Two more Kern County patients died of suspected influenza on Friday as the California Department of Public Health reported an increase in flu cases across the state.
Seventy-four people have been hospitalized with flu-like symptoms in Kern County this flu season, and 11 have apparently died of the disease, according to the Kern County Public Health Services Department.
The department did not disclose the age or gender of the two people who most recently died, but said all of the local fatalities were patients age 22 to 62 years old, and most were in their 40s.
Seventeen of the local cases serious enough to warrant hospitalization were confirmed to be the H1N1 strain of the disease, which disproportionately affects young and middle-aged people. H1N1 has been blamed for five of the 11 deaths.
Of all the patients admitted to local hospitals as of Thursday, only six had been vaccinated for the flu.
Doctors recommend flu shots for anyone age 6 months or older. Shots are available at public health offices and many pharmacies.
"We are clearly in the midst of what appears to be an earlier-peaking, severe flu season, and I encourage everyone who has not yet gotten a flu vaccination to do so. The influenza vaccine remains the most effective way to protect yourself from the flu," said Dr. Ron Chapman, director of the California Department of Public Health.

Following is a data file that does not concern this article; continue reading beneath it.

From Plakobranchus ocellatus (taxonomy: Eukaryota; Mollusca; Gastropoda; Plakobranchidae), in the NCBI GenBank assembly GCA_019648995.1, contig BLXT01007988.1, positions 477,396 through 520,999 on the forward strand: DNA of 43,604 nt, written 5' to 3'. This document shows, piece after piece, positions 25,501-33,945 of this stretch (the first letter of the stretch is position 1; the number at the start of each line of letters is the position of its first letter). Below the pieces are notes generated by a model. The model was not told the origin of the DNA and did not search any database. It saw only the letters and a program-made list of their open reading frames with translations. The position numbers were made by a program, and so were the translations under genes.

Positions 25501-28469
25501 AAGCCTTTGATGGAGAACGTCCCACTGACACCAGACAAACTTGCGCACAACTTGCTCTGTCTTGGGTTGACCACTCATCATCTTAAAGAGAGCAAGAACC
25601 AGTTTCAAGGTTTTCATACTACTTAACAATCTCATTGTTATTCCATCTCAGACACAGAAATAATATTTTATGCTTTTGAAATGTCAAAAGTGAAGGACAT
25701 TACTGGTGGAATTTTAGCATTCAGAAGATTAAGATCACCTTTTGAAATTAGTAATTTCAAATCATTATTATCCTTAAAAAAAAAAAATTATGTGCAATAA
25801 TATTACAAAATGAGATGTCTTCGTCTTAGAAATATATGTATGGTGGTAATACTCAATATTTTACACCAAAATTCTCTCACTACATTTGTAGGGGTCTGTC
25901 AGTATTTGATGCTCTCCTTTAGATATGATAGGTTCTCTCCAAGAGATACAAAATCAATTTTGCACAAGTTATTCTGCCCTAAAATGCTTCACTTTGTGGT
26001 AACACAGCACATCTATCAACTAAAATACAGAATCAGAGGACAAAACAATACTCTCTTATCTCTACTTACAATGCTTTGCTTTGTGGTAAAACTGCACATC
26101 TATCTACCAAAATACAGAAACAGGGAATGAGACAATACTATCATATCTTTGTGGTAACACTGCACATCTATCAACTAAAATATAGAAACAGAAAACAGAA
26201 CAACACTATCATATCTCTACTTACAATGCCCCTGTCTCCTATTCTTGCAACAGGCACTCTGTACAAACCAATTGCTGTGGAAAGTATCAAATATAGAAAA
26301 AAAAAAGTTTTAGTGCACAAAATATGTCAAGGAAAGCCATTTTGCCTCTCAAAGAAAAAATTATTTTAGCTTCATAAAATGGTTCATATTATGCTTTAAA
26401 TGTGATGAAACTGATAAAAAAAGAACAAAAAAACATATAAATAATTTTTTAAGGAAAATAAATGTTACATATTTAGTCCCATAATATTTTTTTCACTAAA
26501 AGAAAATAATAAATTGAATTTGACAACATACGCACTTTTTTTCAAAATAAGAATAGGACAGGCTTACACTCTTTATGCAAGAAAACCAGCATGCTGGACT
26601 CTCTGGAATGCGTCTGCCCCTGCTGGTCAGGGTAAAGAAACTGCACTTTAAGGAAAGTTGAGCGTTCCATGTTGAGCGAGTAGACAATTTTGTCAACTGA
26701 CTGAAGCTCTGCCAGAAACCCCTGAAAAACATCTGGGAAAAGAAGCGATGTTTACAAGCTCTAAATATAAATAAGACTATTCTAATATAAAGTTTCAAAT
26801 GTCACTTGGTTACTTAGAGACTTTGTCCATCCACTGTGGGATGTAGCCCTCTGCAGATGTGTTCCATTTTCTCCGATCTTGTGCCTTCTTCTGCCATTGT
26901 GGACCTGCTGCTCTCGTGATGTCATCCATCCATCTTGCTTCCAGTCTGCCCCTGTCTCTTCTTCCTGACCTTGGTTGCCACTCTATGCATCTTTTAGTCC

Across California, there were 45 confirmed flu deaths as of last Saturday, including two children. That's up from 38 deaths the previous week.
It's not yet known if this season is going to be worse than last year, but it's certainly clear that this flu season kicked off early, said Dr. Gilberto Chavez, deputy director of the Center for Infectious Diseases at the California Department of Public Health.
"It started sooner, and is more severe," he said.
What's more, the state's figures are likely conservative. California Public Health had only one death recorded for Kern County because that case had been officially confirmed by laboratory tests.
The 11 local deaths the county has disclosed include "all influenza-like illnesses," which sometimes test negative for the flu later, said Kern Public Health Services spokeswoman Kim Rodriguez.
"Counties can choose to release numbers at any point that they feel it is needed to raise the level of consciousness of residents to what is happening in their community," she said. "Kern tries to be as pro-active as we can to make sure our residents have the information they need to protect themselves and their loved ones."